Project ASPIRE: Spoken Language Intervention Curriculum for Parents of Low-socioeconomic Status and Their Deaf and Hard-of-Hearing Children

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Abstract

Objective:

To investigate the impact of a spoken language intervention curriculum aiming to improve the language environments caregivers of low socioeconomic status (SES) provide for their D/HH children with CI & HA to support children's spoken language development.

Study Design:

Quasiexperimental.

Setting:

Tertiary.

Patients:

Thirty-two caregiver–child dyads of low-SES (as defined by caregiver education ≤ MA/MS and the income proxies = Medicaid or WIC/LINK) and children aged <4.5 years, hearing loss of ≥30 dB, between 500 and 4000 Hz, using at least one amplification device with adequate amplification (hearing aid, cochlear implant, osseo-integrated device).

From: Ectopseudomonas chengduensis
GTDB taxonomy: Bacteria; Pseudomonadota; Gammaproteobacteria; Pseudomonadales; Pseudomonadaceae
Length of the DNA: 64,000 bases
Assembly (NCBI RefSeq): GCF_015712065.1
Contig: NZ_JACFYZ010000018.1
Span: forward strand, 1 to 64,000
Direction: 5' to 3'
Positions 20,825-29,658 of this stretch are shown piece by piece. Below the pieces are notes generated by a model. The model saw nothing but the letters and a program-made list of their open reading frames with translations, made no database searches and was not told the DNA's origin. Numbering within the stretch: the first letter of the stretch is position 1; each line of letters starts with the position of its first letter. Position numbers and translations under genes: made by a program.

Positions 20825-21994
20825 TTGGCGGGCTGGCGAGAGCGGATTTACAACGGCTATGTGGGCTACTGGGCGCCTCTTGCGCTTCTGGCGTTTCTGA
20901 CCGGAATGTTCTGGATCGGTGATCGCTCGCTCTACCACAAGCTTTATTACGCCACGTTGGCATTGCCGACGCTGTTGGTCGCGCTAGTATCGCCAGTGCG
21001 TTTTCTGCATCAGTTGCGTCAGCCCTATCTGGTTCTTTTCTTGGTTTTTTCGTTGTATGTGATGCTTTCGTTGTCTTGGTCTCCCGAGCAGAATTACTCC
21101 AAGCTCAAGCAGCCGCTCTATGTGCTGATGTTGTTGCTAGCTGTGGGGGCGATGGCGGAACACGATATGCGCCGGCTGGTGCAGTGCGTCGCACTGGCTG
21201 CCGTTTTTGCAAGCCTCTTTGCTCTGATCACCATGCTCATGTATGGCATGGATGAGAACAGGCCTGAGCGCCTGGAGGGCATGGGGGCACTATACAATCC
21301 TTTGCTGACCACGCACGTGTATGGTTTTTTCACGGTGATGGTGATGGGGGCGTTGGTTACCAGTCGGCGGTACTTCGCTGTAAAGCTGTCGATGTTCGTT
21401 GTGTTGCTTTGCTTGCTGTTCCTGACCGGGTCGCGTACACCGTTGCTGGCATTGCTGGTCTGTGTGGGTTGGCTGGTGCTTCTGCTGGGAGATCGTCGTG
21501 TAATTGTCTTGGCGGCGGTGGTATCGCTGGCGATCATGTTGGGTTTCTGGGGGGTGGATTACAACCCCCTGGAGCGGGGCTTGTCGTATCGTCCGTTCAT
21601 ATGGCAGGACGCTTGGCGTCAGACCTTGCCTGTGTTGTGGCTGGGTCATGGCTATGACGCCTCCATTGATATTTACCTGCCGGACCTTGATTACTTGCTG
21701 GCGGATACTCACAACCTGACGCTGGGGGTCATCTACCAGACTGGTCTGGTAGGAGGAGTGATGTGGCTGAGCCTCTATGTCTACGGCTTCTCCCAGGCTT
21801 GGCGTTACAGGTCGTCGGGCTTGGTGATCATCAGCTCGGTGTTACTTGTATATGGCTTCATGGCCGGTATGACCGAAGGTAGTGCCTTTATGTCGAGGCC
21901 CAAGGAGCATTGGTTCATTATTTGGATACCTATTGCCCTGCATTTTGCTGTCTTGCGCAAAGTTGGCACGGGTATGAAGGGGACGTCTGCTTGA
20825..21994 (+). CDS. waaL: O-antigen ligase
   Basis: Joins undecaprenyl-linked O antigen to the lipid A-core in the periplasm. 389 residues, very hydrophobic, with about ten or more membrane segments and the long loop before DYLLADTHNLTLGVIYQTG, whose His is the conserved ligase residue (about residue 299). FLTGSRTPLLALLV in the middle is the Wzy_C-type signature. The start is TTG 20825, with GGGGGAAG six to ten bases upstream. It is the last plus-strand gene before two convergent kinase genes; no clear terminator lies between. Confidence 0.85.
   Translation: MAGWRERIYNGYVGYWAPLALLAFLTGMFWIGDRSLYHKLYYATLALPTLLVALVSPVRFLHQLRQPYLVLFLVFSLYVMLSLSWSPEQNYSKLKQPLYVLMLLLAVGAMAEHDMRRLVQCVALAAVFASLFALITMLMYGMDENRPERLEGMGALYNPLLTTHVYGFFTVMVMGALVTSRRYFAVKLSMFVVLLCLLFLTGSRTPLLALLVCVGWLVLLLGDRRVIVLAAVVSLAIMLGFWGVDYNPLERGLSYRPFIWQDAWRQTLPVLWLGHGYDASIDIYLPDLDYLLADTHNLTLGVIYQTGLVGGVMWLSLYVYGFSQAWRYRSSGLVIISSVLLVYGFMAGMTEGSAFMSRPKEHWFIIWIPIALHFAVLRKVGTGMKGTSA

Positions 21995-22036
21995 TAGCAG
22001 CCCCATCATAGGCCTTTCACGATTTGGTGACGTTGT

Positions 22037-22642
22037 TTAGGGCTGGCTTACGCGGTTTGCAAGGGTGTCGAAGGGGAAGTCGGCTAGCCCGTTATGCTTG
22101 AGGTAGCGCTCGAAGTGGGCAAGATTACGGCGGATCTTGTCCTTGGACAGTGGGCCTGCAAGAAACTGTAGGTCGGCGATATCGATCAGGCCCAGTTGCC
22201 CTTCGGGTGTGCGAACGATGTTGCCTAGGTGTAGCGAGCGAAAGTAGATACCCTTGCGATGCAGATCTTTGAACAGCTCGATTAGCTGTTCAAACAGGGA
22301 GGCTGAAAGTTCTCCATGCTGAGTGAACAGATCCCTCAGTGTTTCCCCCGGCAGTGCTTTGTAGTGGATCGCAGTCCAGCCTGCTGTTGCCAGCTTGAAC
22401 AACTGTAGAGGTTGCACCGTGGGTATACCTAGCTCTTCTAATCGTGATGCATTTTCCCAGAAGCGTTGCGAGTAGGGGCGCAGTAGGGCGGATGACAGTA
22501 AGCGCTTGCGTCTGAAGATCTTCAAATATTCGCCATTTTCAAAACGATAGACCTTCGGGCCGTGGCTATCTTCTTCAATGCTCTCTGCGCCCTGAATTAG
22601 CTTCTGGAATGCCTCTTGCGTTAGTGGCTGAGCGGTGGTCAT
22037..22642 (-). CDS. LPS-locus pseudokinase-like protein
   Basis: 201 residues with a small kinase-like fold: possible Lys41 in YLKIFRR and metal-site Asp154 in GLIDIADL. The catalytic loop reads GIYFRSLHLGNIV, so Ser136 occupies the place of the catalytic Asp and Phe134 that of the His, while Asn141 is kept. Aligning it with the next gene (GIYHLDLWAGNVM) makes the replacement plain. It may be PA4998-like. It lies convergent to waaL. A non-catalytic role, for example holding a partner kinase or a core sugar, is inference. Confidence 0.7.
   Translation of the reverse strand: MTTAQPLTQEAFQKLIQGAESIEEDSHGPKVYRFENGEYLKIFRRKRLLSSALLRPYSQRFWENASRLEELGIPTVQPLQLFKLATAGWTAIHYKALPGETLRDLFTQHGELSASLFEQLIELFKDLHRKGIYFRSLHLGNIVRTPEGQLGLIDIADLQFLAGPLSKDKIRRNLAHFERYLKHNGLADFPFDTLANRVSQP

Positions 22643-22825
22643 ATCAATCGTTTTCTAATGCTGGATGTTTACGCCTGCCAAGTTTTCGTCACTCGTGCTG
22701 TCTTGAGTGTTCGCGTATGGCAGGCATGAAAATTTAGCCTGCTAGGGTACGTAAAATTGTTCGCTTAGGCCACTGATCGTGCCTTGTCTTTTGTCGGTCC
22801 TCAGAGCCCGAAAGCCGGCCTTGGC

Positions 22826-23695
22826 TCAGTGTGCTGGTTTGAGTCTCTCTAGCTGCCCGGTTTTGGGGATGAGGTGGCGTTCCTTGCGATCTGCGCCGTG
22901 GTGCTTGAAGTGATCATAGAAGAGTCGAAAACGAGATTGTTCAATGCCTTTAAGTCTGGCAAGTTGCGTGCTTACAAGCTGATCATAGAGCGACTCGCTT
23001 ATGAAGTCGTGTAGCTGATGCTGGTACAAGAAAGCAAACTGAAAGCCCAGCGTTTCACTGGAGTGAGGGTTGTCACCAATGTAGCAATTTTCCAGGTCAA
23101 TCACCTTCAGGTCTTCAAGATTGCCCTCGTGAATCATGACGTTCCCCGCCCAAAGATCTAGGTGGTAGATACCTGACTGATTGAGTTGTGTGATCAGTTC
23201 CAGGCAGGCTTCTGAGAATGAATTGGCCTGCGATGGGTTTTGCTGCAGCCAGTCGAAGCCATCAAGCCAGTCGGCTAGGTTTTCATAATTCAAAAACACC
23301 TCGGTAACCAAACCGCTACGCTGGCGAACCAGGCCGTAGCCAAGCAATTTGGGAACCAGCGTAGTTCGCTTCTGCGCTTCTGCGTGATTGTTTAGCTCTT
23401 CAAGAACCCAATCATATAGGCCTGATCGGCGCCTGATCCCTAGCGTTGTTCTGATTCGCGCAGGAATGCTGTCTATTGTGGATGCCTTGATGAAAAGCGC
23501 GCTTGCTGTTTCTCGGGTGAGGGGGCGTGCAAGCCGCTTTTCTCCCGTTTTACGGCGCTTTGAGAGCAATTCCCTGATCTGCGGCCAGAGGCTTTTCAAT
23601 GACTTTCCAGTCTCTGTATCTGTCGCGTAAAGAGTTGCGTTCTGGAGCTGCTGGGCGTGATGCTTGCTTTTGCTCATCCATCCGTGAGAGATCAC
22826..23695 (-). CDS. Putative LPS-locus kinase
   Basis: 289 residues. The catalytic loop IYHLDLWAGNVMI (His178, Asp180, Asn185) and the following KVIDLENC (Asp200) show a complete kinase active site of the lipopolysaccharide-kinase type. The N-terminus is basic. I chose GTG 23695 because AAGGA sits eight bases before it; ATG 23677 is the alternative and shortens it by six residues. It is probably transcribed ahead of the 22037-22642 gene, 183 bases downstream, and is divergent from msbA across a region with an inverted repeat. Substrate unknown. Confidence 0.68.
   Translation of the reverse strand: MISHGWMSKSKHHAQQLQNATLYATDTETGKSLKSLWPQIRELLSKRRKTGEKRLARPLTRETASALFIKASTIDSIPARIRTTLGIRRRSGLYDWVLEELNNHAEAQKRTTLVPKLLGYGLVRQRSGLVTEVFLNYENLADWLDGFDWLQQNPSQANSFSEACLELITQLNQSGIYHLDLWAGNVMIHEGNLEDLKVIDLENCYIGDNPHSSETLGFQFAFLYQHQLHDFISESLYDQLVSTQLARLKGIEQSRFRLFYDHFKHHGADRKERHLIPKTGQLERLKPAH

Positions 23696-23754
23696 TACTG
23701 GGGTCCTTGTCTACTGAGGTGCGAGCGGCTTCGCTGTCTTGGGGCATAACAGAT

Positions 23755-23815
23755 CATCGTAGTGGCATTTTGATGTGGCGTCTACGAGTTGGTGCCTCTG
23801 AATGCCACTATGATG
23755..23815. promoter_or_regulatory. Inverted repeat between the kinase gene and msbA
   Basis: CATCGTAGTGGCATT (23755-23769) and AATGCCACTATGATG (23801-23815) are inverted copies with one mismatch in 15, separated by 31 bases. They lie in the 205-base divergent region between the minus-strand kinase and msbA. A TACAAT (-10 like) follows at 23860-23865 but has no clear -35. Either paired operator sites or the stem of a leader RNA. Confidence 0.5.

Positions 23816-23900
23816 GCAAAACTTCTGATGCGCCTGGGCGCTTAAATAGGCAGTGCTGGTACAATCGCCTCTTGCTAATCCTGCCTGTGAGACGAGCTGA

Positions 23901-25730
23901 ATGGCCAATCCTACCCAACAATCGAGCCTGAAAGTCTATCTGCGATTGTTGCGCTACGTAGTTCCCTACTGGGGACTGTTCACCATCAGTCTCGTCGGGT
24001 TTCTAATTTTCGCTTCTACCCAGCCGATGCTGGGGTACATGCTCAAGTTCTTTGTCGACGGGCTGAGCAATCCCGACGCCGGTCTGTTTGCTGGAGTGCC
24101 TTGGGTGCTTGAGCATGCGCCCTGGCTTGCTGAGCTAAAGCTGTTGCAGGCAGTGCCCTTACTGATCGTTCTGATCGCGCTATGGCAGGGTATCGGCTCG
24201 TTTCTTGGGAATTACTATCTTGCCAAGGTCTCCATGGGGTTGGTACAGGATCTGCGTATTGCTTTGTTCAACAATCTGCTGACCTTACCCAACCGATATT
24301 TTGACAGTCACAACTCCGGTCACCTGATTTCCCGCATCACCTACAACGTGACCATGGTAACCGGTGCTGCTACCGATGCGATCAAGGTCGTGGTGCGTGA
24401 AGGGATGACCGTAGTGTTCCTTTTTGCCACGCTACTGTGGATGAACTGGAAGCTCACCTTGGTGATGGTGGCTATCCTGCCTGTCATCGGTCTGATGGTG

Intervention:

Behavioral. Caregiver-directed educational intervention curriculum designed to improve D/HH children's early language environments.

Main Outcome Measures:

Changes in caregiver knowledge of child language development (questionnaire scores) and language behavior (word types, word tokens, utterances, mean length of utterance [MLU], LENA Adult Word Count (AWC), Conversational Turn Count (CTC)).

Results:

Significant increases in caregiver questionnaire scores as well as utterances, word types, word tokens, and MLU in the treatment but not the control group. No significant changes in LENA outcomes.

Conclusion:

Results partially support the notion that caregiver-directed language enrichment interventions can change home language environments of D/HH children from low-SES backgrounds. Further longitudinal studies are necessary.

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